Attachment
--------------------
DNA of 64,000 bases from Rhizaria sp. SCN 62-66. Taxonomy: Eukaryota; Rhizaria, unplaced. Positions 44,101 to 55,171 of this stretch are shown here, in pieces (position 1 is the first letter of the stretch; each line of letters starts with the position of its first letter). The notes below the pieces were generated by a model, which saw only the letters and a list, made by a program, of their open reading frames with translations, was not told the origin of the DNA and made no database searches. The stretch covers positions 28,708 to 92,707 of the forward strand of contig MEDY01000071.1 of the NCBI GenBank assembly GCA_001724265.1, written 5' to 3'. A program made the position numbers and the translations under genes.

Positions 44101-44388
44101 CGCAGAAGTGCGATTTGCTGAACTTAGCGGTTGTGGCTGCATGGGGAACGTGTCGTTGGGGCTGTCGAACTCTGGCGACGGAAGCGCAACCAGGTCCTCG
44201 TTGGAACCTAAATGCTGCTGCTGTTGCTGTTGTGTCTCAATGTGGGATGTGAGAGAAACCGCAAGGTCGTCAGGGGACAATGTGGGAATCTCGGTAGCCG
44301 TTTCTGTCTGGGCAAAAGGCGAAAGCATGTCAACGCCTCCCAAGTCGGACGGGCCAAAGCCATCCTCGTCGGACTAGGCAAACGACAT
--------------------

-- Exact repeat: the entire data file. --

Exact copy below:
DNA of 64,000 bases from Rhizaria sp. SCN 62-66. Taxonomy: Eukaryota; Rhizaria, unplaced. Positions 44,101 to 55,171 of this stretch are shown here, in pieces (position 1 is the first letter of the stretch; each line of letters starts with the position of its first letter). The notes below the pieces were generated by a model, which saw only the letters and a list, made by a program, of their open reading frames with translations, was not told the origin of the DNA and made no database searches. The stretch covers positions 28,708 to 92,707 of the forward strand of contig MEDY01000071.1 of the NCBI GenBank assembly GCA_001724265.1, written 5' to 3'. A program made the position numbers and the translations under genes.

Positions 44101-44388
44101 CGCAGAAGTGCGATTTGCTGAACTTAGCGGTTGTGGCTGCATGGGGAACGTGTCGTTGGGGCTGTCGAACTCTGGCGACGGAAGCGCAACCAGGTCCTCG
44201 TTGGAACCTAAATGCTGCTGCTGTTGCTGTTGTGTCTCAATGTGGGATGTGAGAGAAACCGCAAGGTCGTCAGGGGACAATGTGGGAATCTCGGTAGCCG
44301 TTTCTGTCTGGGCAAAAGGCGAAAGCATGTCAACGCCTCCCAAGTCGGACGGGCCAAAGCCATCCTCGTCGGACTAGGCAAACGACAT